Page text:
The International Consortium of Investigative Journalists has compiled a global database of medical devices that are either faulty or dangerous. It allows users to explore more than 70,000 recalls, safety alerts and field safety notices of medical devices in 11 countries – Australia, Canada, Finland, India, Lebanon, Mexico, Netherlands, Peru, Spain, Switzerland and the United States – in its first release.
The International Medical Devices Database has been compiled and released after an investigation by the consortium showed that less than 20% countries in the world have public data online on the safety alerts and recall information on medical devices. The year-long investigation by the consortium and its media partners, including The Indian Express, in 36 countries has scrutinised all devices used in medical procedures. The result is a series of reports called the Implant Files, which the consortium and its partners began publishing on Sunday evening.
The reports show how devices like coronary stents, pacemakers, breast and knee implants, pelvic meshes and intrauterine devices are advertised, sold, and surgically implanted in lax regulatory systems putting patients at risk of injury or death. In India, the Supreme Court is currently hearing a case against Johnson & Johnson for allegedly using faulty hip implants.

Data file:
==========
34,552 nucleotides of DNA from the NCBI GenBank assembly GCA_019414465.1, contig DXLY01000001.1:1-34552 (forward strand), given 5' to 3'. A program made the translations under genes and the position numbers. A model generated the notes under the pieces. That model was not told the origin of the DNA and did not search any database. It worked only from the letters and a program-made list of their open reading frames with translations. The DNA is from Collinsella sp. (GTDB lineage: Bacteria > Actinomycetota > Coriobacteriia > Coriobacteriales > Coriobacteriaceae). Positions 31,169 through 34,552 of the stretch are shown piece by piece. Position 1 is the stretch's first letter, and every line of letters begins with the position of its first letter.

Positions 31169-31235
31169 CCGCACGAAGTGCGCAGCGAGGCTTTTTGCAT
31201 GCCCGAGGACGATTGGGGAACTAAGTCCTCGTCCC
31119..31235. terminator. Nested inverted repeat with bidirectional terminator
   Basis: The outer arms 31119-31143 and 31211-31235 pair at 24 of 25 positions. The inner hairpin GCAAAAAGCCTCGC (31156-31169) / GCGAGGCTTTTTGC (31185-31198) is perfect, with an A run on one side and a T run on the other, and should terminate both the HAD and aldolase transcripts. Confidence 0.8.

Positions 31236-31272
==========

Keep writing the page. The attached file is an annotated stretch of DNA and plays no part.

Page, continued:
The new database has an interactive application that connects more than 1,100 device companies and their subsidiaries around the world, according to the consortium. Users can use the “search” feature of the database to enter the name of the device and check recalls, safety alerts and field safety notices initiated across countries. The database also allows a patient with a device who lives in a country where no data is available to see whether the device is listed as high risk elsewhere.
The database has been compiled by collating publicly available data on medical devices and data acquired through right to information requests. But information from some countries without public data may be missing.
The consortium said that the data was drawn from several sources from the early 1990s to 2018 but varies in structure and quality. The investigation shows that this is largely because the same product can have different names across countries and model numbers can present variations, making recalled devices hard to track across borders. Moreover, there is no international consensus on what constitutes a device “safe enough” to remain on the market, or a warning system to communicate health alerts and recalls to patients and health care providers across national borders.
The reports warn that while the database allows patients access to facts about faulty and dangerous medical devices, it is not a substitute for medical advice by the doctor.